This year marks the centennial of the Panama-Pacific International Exposition (or PPIE), the 1915 world's fair that celebrated the opening of the Panama Canal and trumpeted San Francisco's recovery from the ruinous earthquake and fire of 1906.
The exposition, a grand event that drew nearly 19 million people from all over the world, covered 76 city blocks and featured national and international pavilions showcasing all manner of innovation, industry, and the arts.
It was a fair of firsts, biggests, and bests. Alexander Graham Bell placed the first ever transcontinental telephone call to the PPIE; the fairground boasted the world's largest wood and steel building; and attendees included notables such as former president Theodore Roosevelt, illusionist Harry Houdini, and inventor Thomas Edison. The ukulele craze of the 1920s can even be traced to the PPIE, where the novel instrument from the Hawaiian Territories was introduced to the mainland.
One-hundred years later, the San Francisco Bay Area is celebrating the PPIE with an on-going series of events including exhibitions, screenings, concerts, lectures, panel discussions, performances, and demonstrations. A website about the centennial celebration can be found at www.ppie100.org. Its events section lists what's going on.
Another way to learn more about the PPIE is to check out three recent books about the fair. The best among them may well be Laura A. Ackley's San Francisco's Jewel City: The Panama-Pacific International Exposition of 1915 (Heyday). One hundred years later, it is the next best thing to having visited the historic event.
San Francisco's Jewel City takes readers on a richly detailed tour of the PPIE, revealing the drama behind the building of the fair (a massive undertaking not unlike the building of a city), as well as the many displays of industry and culture that awaited visitors within the exposition. The sections on the fair's inspiration and construction, ticketing, attractions, and merchandise -- as well as on Liberty Bell day, Audrey Munson "The Exposition Girl," and its air shows and automobile races all make for fascinating reading. In so many ways, this lavishly illustrated volume is as much a triumph as the fair itself. No San Franciscan should be without it.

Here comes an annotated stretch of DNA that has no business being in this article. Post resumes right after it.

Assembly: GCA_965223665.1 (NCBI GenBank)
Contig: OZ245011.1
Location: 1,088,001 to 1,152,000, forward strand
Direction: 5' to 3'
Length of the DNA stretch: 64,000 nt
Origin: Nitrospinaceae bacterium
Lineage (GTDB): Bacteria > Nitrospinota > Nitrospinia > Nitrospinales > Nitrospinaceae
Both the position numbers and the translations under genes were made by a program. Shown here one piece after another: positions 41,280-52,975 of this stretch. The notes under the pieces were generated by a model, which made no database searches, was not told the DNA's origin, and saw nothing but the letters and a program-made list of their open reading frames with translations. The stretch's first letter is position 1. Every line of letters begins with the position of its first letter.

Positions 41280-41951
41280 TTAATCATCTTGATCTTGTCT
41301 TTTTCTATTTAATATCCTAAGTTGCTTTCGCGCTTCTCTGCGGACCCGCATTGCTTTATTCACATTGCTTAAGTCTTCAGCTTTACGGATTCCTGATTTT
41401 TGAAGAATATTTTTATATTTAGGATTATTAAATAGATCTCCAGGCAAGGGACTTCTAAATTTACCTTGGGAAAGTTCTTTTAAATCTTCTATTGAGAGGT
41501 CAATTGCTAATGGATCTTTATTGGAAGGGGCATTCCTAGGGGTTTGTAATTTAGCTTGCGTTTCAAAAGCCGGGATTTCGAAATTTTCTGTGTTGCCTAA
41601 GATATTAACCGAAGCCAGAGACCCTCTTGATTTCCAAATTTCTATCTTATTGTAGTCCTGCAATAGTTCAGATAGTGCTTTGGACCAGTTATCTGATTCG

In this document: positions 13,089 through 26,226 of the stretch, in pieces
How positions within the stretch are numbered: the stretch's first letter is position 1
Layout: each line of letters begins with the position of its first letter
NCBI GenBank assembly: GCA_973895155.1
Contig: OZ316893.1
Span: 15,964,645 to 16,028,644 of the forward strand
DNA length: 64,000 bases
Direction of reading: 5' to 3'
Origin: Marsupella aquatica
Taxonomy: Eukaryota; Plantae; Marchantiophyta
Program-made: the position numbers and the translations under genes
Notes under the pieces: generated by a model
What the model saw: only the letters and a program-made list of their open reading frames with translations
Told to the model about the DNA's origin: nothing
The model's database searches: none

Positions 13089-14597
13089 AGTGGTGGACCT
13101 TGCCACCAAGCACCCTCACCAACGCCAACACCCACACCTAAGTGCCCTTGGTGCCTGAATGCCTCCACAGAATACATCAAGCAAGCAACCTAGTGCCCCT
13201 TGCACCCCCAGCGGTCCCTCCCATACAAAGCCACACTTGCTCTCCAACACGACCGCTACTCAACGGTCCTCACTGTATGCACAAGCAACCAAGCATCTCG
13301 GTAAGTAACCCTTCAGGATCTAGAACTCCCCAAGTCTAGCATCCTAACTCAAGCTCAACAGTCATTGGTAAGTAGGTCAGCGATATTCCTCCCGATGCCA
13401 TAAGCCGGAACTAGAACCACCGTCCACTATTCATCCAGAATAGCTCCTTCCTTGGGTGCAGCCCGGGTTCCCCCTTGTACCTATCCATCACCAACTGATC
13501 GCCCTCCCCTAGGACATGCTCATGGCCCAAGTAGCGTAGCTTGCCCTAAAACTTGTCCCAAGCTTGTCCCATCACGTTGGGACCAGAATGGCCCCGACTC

Another recommended book is Lee Bruno's Panorama: Tales from San Francisco's 1915 Pan-Pacific International Exposition (Cameron + Company). This attractive, heavily illustrated coffee table book is all about pictures (some in color), and its many sweeping vistas, perspective shots and crowd scenes are beautifully reproduced and have a "wow" factor. Panorama focuses in part on the fair's famous participants -- including its visionaries and builders, as well as its artists, performers, and visitors. There are spreads on wild west legend Buffalo Bill Cody, industrialist Henry Ford, educator Maria Montessori, composer John Phillips Souza, and comedian Charlie Chaplin, among others. The book as well contains a history of the fair through the eyes of the author's great-grandfather, Reuben Hale, who played a major role in its creation.
Also be sure and check out Abigail M. Markwyn's Empress San Francisco: The Pacific Rim, the Great West, and California at the Panama-Pacific International Exposition (University of Nebraska Press). The PPIE grew out of the social and political climate of the Progressive Era. By focusing on the influence exerted by women, ethnic minorities, labor unions, and others (these groups gave speeches and staged pageants and parades at the PPIE), Markwyn offers an analysis of the social construction of pre-World War I America. Though scholarly, it's not as dry as it sounds. The chapter on "Sex and Other Vices at the Fair" is fascinating, and even a bit surprising.